Members of the Glenside School Transport Campaign.
Campaigners have been fighting for a review of Lincolnshire County Council’s policy for several months.
Members of the Glenside School Transport Campaign argue that in some areas, such as Castle Bytham, Little Bytham and Creeton, the free transport provided to secondary schools is not as comprehensive as in other areas of the county.
This is in part because certain towns and villages do not fall within “designated transport areas” for grammar schools. This means children in Little Bytham get free transport to Stamford Welland Academy but not to Bourne Grammar School.
Another issue specific to the area around the Bythams is the distance to schools. Both Stamford and Bourne are about nine miles away from these villages, but children living there only get free transport to Stamford, even if they apply to go to Bourne Academy.
As a result of the campaign Lincolnshire County Council’s executive member for children’s services Patricia Bradwell asked members of the children and young people scrutiny committee to consider a review of the policy on Friday last week.
The committee will now decide whether a review will take place and what its scope should be.
Speaking on Wednesday, Coun Bradwell (Con) said: “Scrutiny agreed to take the review forward.
“The committee now has to scope out what they should look at. This will be done very quickly after the bank holiday. It should come back to the June committee meeting.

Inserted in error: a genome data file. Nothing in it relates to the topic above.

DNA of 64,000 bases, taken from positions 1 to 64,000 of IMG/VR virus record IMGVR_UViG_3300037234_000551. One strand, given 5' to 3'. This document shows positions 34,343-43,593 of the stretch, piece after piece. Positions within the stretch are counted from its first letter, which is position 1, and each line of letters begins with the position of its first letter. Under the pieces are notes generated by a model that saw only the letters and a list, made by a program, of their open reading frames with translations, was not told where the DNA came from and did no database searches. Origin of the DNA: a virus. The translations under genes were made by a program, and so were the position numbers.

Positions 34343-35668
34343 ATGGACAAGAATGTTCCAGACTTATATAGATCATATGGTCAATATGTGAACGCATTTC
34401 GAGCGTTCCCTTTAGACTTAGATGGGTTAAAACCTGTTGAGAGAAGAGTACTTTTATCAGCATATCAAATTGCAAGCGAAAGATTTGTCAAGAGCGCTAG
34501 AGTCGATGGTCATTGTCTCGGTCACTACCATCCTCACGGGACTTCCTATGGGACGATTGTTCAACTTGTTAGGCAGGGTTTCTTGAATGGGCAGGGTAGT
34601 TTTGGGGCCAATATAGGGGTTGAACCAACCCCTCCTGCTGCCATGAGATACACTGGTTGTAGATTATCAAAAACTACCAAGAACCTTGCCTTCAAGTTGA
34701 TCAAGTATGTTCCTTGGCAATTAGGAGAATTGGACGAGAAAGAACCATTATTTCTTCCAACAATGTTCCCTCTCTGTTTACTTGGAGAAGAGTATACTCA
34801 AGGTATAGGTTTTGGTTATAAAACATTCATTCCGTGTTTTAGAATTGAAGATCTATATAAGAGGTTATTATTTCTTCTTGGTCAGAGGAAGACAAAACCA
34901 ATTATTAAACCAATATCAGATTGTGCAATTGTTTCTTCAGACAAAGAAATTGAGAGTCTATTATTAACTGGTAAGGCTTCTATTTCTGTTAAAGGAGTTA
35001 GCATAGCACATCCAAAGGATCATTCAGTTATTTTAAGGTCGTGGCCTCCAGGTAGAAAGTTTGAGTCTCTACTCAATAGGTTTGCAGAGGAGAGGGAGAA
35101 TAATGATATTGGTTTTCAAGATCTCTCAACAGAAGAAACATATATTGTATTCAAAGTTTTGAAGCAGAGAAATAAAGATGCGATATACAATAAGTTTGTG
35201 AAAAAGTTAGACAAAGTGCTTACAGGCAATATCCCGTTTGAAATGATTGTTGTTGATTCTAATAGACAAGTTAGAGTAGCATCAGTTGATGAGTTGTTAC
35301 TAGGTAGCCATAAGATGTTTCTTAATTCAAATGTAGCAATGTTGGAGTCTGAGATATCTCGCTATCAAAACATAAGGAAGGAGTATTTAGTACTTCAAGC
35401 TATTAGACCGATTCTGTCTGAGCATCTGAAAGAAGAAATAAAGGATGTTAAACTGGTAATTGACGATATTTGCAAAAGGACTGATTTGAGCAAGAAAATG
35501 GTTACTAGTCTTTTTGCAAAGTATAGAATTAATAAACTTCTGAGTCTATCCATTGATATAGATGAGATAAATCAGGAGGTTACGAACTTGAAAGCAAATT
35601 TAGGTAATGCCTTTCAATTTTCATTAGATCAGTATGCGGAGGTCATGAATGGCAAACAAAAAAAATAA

“We just need to scope out what we need to look at, then move forward quite quickly.”
Campaigner Jane King lives in Creeton and has a son at Bourne Academy and a daughter at Bourne Grammar. She was keen to see what form the review would take, but sceptical over its scope.
“I still feel like the children that go to comprehensives are not really being considered. I will be really interested to see what comes out of the review.”
The Glenside campaigners have joined forces with people in a similar situation in Claypole, near Newark. Between them the group set up a petition calling for a review.
The petition now has more than 2,000 signatures. As a result the campaigners will be able to put their case to a scrutiny committee meeting.